I Feel I Have Been Sheltered... - U2 Feedback

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Old 02-26-2002, 03:34 PM   #1
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Hey girl. I totally know where you are coming from. I have lost both my grandma's and my uncle who was quite young. Death is one of those inexplicable things that we all have to deal with. When my last grandma passed a year and a half ago, it hit me super hard. We were really close.
Anyway, it got me thinking about my parents, because I saw how hard it was on my mom. It doesn't matter what age your parents go, it feels just the same. That's what people tell me. My grandma was 80 and I can take solace in the fact that she had such a long and productive life, but I resent anyone who is 90. I think, that could have been her. But you can't control that.
Wow, I got off the point. My point is... after my grandma passed, I started freaking out about my mom and dad. They are only 50 something and very healthy but things happen, god forbid. Anyway, I thought I needed to detach myself from them a bit because we are so close. I figured if I was to survive this event which is inevitable one day, I couldn't do it being so close to them. That was when I started to really take my plans to move to Europe seriously. The need to create a life away from them was the driving force.
Even though I still plan to move away for awhile, me reasons have changed. I still want to create a life for away from the family, but I have stopped trying to distant myself and have stopped trying to care less. I love my parents so much and am thankful for the relationship I have with them, and I think in the end, no matter how hard, it'll be easier knowing we had a great friendship and were close than it would be thinking how I pushed them away to protect me.
Anyway my point--> don't worry about something that is so huge and so out of your control honey. You can't do anything about it, so get it out of your mind. Just enjoy them. Enjoy them as much as you can while you can, and being 50 nowadays is still young.


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Old 02-26-2002, 04:29 PM   #2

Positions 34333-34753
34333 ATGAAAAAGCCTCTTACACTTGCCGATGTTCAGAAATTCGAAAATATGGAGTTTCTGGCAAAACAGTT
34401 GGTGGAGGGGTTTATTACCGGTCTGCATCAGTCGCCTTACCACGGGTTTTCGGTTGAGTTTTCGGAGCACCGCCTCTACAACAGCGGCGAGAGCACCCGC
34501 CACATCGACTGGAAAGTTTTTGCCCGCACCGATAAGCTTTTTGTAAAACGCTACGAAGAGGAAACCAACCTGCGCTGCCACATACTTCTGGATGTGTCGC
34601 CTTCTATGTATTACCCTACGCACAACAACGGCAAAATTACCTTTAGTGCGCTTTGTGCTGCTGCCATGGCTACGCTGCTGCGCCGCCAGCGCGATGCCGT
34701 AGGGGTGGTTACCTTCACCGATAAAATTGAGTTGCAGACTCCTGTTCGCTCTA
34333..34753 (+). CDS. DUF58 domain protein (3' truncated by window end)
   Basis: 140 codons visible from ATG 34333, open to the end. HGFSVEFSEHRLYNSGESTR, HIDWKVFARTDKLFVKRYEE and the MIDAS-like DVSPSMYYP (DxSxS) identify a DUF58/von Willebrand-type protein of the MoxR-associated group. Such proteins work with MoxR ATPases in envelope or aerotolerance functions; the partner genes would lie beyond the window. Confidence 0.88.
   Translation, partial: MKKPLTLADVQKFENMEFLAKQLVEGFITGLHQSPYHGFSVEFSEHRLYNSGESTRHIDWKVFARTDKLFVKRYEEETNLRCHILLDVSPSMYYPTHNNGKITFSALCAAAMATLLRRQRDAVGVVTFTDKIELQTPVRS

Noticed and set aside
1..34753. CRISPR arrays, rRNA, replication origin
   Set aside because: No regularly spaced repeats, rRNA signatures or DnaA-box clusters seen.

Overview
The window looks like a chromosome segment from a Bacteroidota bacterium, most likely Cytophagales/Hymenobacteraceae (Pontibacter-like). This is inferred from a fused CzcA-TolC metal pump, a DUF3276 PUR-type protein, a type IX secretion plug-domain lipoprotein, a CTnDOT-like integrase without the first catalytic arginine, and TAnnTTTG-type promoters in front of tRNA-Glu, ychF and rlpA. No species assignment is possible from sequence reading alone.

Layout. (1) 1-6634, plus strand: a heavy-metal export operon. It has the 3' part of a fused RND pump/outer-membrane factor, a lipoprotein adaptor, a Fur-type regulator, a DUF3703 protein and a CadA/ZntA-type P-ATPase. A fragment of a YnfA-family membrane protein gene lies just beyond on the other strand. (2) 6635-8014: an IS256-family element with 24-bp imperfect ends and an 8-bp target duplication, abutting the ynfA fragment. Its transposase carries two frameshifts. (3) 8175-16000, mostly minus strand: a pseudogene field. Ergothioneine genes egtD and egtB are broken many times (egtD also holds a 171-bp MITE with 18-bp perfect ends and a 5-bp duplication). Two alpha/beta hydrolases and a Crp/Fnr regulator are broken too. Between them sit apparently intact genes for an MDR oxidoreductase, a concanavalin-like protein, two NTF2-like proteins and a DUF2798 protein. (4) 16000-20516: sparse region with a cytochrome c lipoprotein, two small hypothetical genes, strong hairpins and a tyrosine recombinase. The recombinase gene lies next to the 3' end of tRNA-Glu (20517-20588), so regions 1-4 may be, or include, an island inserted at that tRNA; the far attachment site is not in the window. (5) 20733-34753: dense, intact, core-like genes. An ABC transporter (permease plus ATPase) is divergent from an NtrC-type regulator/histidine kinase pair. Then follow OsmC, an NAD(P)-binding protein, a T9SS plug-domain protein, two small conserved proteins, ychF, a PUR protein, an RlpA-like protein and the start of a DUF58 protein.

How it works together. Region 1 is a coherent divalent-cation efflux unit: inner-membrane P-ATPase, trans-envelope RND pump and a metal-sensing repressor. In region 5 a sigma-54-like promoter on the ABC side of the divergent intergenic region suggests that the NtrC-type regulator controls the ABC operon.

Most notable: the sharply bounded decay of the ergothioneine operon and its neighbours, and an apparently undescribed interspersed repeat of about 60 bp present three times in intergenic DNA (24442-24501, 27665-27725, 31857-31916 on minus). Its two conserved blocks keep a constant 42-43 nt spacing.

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As some of you know, I recently lost my best friend of 23 years. He died just 29 days after being diagnosed with lung cancer. He was only 42, and he did not even look like he had a headcold when he died. I was both grateful that he got out before it got ugly, and also shocked by the suddenness.

While I've lost many other people, nothing touched me like this one, and I doubt any other death will. It's been 4 months and I'm still in shock. Everyday when I wake up, there is but one thought: "Steve's dead." I have a lot of good friends, but no one that I can talk to on the deep level that he and I communicated on. So the predominant feeling I walk around with each day is that there's no one to talk to, no one else who understands me, and, because the loss has been so great, I am not inclined to get that close to anyone again. So I feel kind of left out in the cold...

BUT, I also think these are very normal feelings that will pass in time, and much of what I am feeling is really delusional and born of anger and sorrow--there are, in fact, plenty of people to talk to and who care about me, or would like to be closer to me. But my walls are up.

On the bright side of all of this, I do believe that we all have inner resources that are normally latent and then when we're shocked by a sudden loss, those resources wake up, kick in, and help us cope. I've experienced it myself and seen it in others a lot.